Start soaking your beans and smoking your chipotles: This is your chance to raise money for youth arts programs at the Braddock Carnegie Library and get props for your killer chili recipe. The Fourth Annual Braddock Carnegie Arts Program Chili Cook-Off is today at the Braddock Elks Lodge, and you don't have to bring chili to enjoy -- everyone's welcome to taste the good stuff for a good cause. Help keep the library's educational programs going for another year. AM 1 p.m. 424 Library St., Braddock. $10 ($5 children); $10 to enter contest. 412-351-5356 


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Sat., April 10 -- Rock

When a band's promotional material lists reference points as diverse as Wrens, Swervedriver and Les Savy Fav, it piques one's interest. So it is with Dayton's 8-Bit Revival: The four-piece, grounded in the indie and emo of a decade ago, does have its stylistic swings. Shades of Dinosaur Jr. and even Small Brown Bike rear up in the band's latest album, You've Been Believed, though the record leans mostly toward Midwest emo and Dischord rock. The band appears tonight at Gooski's along with Summer Lungs, Los Monster Trucks and Father Flamethrower. AM 9 p.m. 3117 Brereton St., Polish Hill. Free. 412-681-1658



Sat., April 10 -- Stage

Fred Garbo's Inflatable Theater Co. might be for kids, but the magic and imagery in Garbo's dynamic dance concert is universally fascinating. Bright, abstract shapes expand, implode, dance, bounce and evolve with the help of Garbo, his partner Daielma Santos and much hot air. The results can be silly, curious and evocative -- and always unexpected. Inflatable Theater Co. visits the Byham Theater via Pittsburgh International Children's Theater. AR 2 p.m. Also 11 a.m.  Sun., April 11. 101 Sixth St., Downtown. $9.50-11 (children under 2 free). 412-456-6666 or 



Sat., April 10 -- Comedy

Baron Vaughn imagines the guy who designed the KKK's Web site: "I hate black people so much that I'm going to learn Macromedia Flash!" Vaughn joins fellow hilarious up-and-coming New York comic Victor Varnado for tonight's Gab Bonesso Comedy Show, at Downtown's Bricolage Theatre space. On the bill with Bonesso and those two Comedy Central favorites is Joshua Grosvent, a writer for SNL's Weekend Update. John McIntire hosts. BO 8 p.m. 937 Liberty Ave., Downtown. $15. 412-381-6999


Sun., April 11 -- Words

The Father Ryan Arts Center, in McKees Rocks, continues its Sunday-night poetry series. Reading tonight at the Pittsburgh Poetry Series: Collective Voices is one of Pittsburgh's better-known poets. In collections like Wind in a Box and Hip Logic, Terrance Hayes has built a national reputation for poems beautiful, playful and thematically rich. His new one is Lighthead (Penguin). Already, the Carnegie Mellon associate professor has readings booked in New York, but you can catch him here tonight. The monthly series continues in May with Toi Derricotte. BO 7 p.m. 420 Chartiers Ave., McKees Rocks. $20. 412-298-7373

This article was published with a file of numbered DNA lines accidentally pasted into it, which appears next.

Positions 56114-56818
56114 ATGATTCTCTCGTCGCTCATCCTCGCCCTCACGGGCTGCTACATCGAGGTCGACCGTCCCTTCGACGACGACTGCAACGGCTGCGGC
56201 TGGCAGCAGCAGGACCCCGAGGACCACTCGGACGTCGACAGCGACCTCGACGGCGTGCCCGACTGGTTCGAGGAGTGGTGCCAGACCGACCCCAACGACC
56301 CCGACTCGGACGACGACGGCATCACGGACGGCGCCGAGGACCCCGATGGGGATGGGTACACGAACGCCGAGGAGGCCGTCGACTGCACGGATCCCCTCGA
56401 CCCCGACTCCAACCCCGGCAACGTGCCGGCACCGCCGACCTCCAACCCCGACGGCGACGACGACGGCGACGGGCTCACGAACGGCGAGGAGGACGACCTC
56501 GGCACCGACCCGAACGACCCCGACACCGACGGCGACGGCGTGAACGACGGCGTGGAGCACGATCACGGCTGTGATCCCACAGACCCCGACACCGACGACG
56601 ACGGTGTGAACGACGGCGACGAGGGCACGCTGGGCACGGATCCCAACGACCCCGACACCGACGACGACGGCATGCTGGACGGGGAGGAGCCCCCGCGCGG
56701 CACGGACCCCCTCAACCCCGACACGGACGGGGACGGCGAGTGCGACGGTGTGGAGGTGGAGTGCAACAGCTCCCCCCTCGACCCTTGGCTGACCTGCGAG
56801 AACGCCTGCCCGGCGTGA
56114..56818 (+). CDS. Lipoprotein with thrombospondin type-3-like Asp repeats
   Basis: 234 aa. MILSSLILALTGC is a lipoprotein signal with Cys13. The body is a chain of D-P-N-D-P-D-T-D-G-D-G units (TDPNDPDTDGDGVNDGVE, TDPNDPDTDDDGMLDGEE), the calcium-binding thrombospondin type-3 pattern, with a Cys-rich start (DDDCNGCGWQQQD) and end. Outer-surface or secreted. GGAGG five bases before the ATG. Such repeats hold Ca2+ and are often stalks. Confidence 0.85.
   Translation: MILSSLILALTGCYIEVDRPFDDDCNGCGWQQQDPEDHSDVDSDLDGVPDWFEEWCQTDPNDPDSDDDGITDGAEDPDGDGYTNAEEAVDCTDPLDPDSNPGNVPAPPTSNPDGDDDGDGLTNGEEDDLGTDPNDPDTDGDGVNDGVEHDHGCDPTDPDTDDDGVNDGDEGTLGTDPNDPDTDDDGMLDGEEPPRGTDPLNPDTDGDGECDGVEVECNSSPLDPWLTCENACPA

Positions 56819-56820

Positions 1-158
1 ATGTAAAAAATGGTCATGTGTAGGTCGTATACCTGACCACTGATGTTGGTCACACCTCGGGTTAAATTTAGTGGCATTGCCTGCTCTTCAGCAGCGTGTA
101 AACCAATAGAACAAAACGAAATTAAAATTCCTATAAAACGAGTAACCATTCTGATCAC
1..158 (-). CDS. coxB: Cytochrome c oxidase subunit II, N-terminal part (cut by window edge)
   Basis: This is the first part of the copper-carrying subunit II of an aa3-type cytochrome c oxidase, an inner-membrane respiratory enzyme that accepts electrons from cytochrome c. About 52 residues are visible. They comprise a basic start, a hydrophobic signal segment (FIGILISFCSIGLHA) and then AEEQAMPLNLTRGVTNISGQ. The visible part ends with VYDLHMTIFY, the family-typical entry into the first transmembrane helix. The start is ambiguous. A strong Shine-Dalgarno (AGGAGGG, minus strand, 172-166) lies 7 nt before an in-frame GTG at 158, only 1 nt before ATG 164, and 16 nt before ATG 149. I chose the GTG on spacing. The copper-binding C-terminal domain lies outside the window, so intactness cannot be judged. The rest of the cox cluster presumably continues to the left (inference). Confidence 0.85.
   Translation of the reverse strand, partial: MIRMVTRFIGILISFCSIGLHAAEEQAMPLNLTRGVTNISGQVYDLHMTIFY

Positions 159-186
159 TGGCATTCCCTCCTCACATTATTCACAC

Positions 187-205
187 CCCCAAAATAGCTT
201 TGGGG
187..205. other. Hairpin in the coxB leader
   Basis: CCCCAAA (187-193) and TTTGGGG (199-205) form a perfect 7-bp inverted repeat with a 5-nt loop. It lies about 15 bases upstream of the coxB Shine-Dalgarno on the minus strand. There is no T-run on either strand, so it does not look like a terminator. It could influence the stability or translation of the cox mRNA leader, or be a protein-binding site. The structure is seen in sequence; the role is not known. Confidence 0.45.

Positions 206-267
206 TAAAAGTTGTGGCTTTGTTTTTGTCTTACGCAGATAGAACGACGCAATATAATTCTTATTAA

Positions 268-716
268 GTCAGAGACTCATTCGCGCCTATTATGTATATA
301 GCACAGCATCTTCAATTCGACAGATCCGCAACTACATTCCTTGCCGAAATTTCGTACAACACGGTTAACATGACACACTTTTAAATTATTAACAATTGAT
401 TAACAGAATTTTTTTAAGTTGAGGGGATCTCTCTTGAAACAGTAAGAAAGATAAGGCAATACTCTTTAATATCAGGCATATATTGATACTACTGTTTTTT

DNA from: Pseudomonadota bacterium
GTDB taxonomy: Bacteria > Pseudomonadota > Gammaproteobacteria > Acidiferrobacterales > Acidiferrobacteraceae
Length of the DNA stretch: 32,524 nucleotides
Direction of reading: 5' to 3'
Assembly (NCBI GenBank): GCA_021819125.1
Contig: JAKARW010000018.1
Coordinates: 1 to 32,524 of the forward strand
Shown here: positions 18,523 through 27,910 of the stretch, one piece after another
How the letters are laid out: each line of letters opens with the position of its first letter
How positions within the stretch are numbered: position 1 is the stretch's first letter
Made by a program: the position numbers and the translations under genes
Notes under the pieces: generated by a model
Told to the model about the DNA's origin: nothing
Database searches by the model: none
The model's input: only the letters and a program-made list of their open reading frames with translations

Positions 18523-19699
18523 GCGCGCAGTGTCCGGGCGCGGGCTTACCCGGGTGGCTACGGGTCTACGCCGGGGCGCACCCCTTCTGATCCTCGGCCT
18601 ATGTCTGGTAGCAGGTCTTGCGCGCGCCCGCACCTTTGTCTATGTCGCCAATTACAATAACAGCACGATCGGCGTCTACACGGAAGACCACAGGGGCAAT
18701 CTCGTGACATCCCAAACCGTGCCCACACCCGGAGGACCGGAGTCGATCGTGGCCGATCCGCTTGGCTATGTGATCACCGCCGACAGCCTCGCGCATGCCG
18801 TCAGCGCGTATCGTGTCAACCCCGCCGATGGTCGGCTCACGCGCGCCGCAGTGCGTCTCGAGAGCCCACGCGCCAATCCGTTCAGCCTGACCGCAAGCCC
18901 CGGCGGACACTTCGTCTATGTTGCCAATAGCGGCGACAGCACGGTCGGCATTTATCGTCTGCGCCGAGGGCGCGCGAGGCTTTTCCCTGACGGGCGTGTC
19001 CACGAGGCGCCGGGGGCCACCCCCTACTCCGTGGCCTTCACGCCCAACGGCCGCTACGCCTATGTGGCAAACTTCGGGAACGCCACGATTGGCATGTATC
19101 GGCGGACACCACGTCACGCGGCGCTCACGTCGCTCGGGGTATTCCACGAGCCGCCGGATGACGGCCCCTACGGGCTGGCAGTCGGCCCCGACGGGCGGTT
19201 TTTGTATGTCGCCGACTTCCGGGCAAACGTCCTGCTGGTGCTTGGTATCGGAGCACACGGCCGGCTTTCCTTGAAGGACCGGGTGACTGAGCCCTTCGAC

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Mon., April 12 -- Music

Vieux Farka Touré represents a younger generation of West African musicians; while he collaborates with traditional Malian musicians, like his famous father (Ali) and Toumani Diabate, Vieux takes a more rock-oriented tack, combining electric guitars and Western drumbeats with classic West African chord progressions and polyrhythms. The guitarist appears tonight at the Rex Theater in support of his new album, Fondo, released by San Francisco's Six Degrees label. Maps & Atlases, Ignaz Schick and Keenan Lawler all open. AM 7 p.m. 1602 E. Carson St., South Side. $15.50-20. 412-381-6811 or


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Wed., April 14 -- Folk

You almost need to be able to see in the dark to find your way through Chris Pureka's brand-new album, entitled How I Learned to See in the Dark. The New England singer-songwriter's haunted, stormy compositions are rendered in a lovelorn voice atop webs of finger-picked guitar. As The New York Times' Jon Pareles writes, "her voice can be a desolate whisper or a bitter accusation." Pureka plays an early show at Club Café tonight, with Xylos. AJ 7 p.m. (doors at 6 p.m.). 56-58 S. 12th St., South Side. $10. 412-431-4950 or


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Wed., April 14 -- Rock

There's something about the combination of a taut, no-nonsense rhythm section, droning, reverbed-out guitars and paired male and female vocals -- something classic while still energetic. One such band is Cincinnati's Wussy, whose self-titled album was released last year to critical acclaim; on a related, complementary note is Louisville, Ky.'s The Fervor. Both bands play the Smiling Moose tonight (where The Fervor put on an entrancing show not long ago) with locals The Red Western and Joel Walter. You have plenty of time to finish your taxes -- come see this. AJ 8 p.m. 1306 E. Carson St., South Side. $5. 412-431-4668 or